The fit was great without any adjustments, always a plus for me. New Look runs a bit big, so I always cut the smallest size. The shoulders fit me perfectly, even though I’m on the narrow side. It’s a fairly loose fit, so there’s a bit of wiggle room, making this an easy-to fit style for most figures. I modified the sleeves on both my dress and tunic by adding a bell cuff.
Although I love the dramatic look of a big bell cuff, I chose a smaller version here so that the sleeves would fit easily under a cardigan. To add the cuffs, I just cut a seven inch swath of fabric, as wide as 1 1/2 X the width of the sleeve. I seamed it to make a circle, gathered one edge, then inserted it into the sleeves, right sides together.
This was a fast and fun sew and I love a pattern than can have two identities as both a top and a dress. I think this pattern is a winner!
I love how statement sleeves change up a style. But I worry that they’ll go out of fashion quickly and my closet will feel dated. Hmmmm, what do you think of sewing to a trend? Trouble, or true love? Future plans – – I’ve been loving all the denim on the runways this fall, so I’m going to attempt a Maisa jacket (Named clothing) and a Helmi shirt dress to wear with it. Stay tuned! What’s in your queue?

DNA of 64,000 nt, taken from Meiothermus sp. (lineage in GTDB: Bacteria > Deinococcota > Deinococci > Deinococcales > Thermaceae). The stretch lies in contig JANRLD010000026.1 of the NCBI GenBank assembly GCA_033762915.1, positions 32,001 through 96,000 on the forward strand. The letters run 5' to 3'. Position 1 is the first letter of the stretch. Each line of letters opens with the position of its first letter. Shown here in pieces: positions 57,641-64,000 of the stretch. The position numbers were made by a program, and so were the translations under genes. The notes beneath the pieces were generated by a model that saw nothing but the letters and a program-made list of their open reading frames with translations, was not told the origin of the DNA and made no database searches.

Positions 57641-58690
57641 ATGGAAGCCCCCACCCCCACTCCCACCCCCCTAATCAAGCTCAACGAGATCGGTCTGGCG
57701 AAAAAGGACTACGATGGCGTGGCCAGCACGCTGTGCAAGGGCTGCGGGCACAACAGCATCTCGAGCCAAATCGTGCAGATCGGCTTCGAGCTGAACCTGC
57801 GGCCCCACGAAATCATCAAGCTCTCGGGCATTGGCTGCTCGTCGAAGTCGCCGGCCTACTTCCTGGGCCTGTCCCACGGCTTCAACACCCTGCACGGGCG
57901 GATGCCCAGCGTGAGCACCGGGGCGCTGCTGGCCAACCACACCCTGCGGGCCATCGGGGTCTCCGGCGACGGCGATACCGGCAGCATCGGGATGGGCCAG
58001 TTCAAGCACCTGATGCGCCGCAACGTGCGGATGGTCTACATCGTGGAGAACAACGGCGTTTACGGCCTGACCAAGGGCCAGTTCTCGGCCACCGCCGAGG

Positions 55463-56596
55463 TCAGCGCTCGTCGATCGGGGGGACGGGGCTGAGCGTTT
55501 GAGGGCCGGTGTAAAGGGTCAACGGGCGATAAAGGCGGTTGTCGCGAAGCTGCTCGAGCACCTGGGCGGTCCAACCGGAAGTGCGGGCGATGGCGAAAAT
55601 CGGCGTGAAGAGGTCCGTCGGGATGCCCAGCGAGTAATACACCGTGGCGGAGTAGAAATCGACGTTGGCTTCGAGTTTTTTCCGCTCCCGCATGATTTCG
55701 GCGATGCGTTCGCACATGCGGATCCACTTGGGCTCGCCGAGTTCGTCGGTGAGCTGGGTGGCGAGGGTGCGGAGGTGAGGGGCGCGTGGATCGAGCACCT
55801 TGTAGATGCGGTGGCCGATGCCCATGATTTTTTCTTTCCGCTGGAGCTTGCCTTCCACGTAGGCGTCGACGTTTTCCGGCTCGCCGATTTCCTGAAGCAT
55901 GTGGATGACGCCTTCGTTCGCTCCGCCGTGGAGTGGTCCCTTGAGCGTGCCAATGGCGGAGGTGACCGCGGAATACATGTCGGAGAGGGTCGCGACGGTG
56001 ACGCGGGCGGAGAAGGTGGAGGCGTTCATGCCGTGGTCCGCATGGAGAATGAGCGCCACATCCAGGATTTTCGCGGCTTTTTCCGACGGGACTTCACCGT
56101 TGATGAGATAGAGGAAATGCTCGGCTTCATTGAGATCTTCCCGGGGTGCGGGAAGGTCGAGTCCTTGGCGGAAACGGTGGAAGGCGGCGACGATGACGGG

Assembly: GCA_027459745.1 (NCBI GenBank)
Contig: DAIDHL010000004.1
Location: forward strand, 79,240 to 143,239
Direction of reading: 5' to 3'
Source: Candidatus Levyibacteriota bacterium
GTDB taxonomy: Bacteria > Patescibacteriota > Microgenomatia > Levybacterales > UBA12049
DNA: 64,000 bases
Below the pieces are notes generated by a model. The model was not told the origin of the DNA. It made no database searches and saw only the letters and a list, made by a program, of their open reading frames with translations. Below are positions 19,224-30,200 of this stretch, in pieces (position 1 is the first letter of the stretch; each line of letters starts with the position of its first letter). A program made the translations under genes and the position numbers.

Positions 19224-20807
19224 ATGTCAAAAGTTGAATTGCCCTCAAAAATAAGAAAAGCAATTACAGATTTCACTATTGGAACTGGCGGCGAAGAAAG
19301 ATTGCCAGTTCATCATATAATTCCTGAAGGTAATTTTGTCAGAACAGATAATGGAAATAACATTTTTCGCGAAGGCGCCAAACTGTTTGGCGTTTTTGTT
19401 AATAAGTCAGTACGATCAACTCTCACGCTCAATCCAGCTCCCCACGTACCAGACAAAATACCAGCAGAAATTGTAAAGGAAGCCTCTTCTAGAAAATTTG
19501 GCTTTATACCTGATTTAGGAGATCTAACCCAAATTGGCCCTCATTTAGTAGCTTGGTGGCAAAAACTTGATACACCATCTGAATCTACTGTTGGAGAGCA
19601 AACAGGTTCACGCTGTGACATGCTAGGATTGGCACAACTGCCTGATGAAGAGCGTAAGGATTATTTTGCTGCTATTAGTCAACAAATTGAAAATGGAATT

Is color blocking still a ‘thing’? I hope so, because here I go again. I suppose the good news is that, even if color blocking is clearly ‘out’, the statement sleeves on this dress are clearly ‘in’! I decided to color block this dress when I found a yard of poppy linen and navy linen in my stash, and since my goal for 2017 is to make a huge dent in said stash, I promptly decided to use it.
This is my second make using New Look 6519 which qualifies this pattern as a true favorite (first is here). It’s comfortable and classic, and with the addition of the wide ruffle on the sleeve, it feels modern too.